by Ligon on July 15, 2014
Today’s blog is written by Alan Walker, Archivist at the National Archives in College Park, Maryland
Only a short time after President Johnson signed the Civil Rights Act, the National Archives had it on exhibit. It made a big impression on visitors who came from across the country and around the world to view the document that would forever change the lives of Americans.
GSA News Release
Visit of Mrs. Gladys Sheriff to National Archives, July 23, 1964. Viewing Civil Rights Act of 1964 exhibit, with a visitor. Mrs. Sheriff is assistant librarian of Fourah Bay College, University College, Freetown, Sierra Leone.
The Act was first displayed in the Pennsylvania Avenue lobby of the Archives Building, then was moved to the Exhibition Hall behind the Rotunda when space for it became available. Here it is, as displayed in the lobby:
Civil Rights Act of 1964 on display at the National Archives in Washington, D. C.
In August 1964, tour guides from the New York World’s Fair arrived for a visit, and the Civil Rights Act was a focal point.
Deputy Archivist Robert H. Bahmer with Foreign Tour Guides from the World’s Fair, August 21, 1964
Crafted in a time of unspeakable violence and danger in the South, this document, so hardly fought and dearly bought, served as a sign of hope that things would get better.
***Pages of the Civil Rights Act of 1964 are currently on display through September 16, 2014 at the National Archives Museum, located on the National Mall at Constitution and 9th St., NW.*** Press Release
Today’s blog is written by Dr. Tina L. Ligon, Archivist and Damon Turner, doctoral student at Morgan State University and summer intern at the National Archives at College Park, Maryland.
At the conclusion of World War II, African Americans began an aggressive campaign to achieve equal rights in America. Organizations such as the National Association for the Advancement of Colored People (NAACP), Southern Christian Leadership Conference (SCLC), Congress of Racial Equality (CORE), and the Student Nonviolent Coordinating Committee (SNCC) organized sit-ins, boycotts, and led marches to end racial segregation in public places. Protesters, both black and white participating in demonstrations were beaten, arrested, and verbally assaulted during the early 1960s. Their fight for civil rights was documented on television news cast, in newspaper accounts, and through personal statements, and photographs. Face with international criticism stemming from the Cold War and changing attitudes in America, the time had come for African Americans to demand civil rights.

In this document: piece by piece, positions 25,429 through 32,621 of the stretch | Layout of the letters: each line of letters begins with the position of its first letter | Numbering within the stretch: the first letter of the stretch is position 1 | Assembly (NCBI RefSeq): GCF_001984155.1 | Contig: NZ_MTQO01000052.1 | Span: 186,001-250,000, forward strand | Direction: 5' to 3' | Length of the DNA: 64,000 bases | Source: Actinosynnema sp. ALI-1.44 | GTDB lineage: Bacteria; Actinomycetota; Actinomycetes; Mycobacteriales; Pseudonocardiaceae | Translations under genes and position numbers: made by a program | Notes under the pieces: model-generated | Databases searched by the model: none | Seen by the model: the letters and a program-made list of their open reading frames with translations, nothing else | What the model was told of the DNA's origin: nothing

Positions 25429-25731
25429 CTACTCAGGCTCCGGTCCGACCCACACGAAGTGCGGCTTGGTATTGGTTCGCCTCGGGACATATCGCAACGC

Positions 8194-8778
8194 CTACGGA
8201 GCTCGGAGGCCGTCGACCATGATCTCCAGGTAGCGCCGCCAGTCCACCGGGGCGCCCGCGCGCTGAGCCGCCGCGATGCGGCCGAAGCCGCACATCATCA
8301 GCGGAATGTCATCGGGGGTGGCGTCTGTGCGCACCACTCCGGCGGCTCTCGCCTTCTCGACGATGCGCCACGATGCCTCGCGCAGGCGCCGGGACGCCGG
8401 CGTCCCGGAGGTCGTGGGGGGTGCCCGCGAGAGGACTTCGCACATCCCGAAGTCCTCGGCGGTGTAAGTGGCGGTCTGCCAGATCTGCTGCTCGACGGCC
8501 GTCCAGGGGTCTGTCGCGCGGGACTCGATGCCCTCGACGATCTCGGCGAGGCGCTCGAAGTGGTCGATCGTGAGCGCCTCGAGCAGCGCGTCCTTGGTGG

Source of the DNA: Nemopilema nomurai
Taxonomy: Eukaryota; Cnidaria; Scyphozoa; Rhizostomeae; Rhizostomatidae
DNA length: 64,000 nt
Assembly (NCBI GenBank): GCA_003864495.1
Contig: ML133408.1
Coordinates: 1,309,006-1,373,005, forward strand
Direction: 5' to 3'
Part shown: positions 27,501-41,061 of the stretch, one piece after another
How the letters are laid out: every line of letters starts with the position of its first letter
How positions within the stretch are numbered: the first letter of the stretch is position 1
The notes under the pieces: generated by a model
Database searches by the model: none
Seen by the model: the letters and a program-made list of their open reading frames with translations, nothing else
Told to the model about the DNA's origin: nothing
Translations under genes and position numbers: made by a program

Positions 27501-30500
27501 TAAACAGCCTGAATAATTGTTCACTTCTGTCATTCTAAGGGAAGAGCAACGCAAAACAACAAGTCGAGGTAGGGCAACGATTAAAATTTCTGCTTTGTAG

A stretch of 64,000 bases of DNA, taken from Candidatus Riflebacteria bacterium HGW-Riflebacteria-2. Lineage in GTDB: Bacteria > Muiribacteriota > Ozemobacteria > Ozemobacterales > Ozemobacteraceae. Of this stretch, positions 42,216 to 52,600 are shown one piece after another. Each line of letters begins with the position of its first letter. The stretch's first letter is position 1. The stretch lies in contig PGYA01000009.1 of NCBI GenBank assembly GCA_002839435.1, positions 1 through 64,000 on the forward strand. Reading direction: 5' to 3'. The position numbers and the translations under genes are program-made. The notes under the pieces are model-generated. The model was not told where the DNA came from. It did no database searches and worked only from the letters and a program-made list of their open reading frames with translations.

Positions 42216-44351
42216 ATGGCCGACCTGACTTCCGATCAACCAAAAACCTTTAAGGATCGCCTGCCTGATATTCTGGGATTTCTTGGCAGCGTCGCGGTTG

Life-sized display of students sitting-in at a lunch counter in Memphis, Tennessee (NAID 7718945)
During his televised speech on June 11, 1963, President John F. Kennedy asked for a Civil Rights Bill that would ban discrimination in public accommodations and to allow the US Justice Department to initiate lawsuits on the behalf of individuals. After, Kennedy’s assassination in November 1963, President Lyndon Baines Johnson continued this request by urging Congress to pass this Bill as soon as possible. [Several hours after Kennedy made this plead to America, Civil Rights Activist Medgar Evers was killed in his driveway in Mississippi].
JFK addresses the nation about Civil Rights on June 11, 1963 (NAID 194188)
On July 2, 1964, President Johnson signed into law the Civil Rights Act of 1964. This Act outlawed discrimination based on a person’s race, color, religion, sex, or national origin. It also banned segregation in businesses such as theaters, restaurants, swimming pools, libraries, schools, and hotels. This Act marked the beginning of the end of the Jim Crow South. Most of the NARA holdings relating to this Act can be found at the LBJ Presidential Library in Austin, Texas. Below are the first five pages of the Civil Rights Act of 1964 (NAID 299891).
During the Congressional debate over the Bill, Civil Rights leaders came to listen to the sessions. Many black organizations and leaders backed the passage of this Bill and showed their support by attending conferences and making statements to the press. Martin Luther King, Jr. and Malcolm X both came to Washington D. C. to monitor the progress of the Bill in March 1964. This was the one and only time the men met in person. Their encounter lasted less than a minute.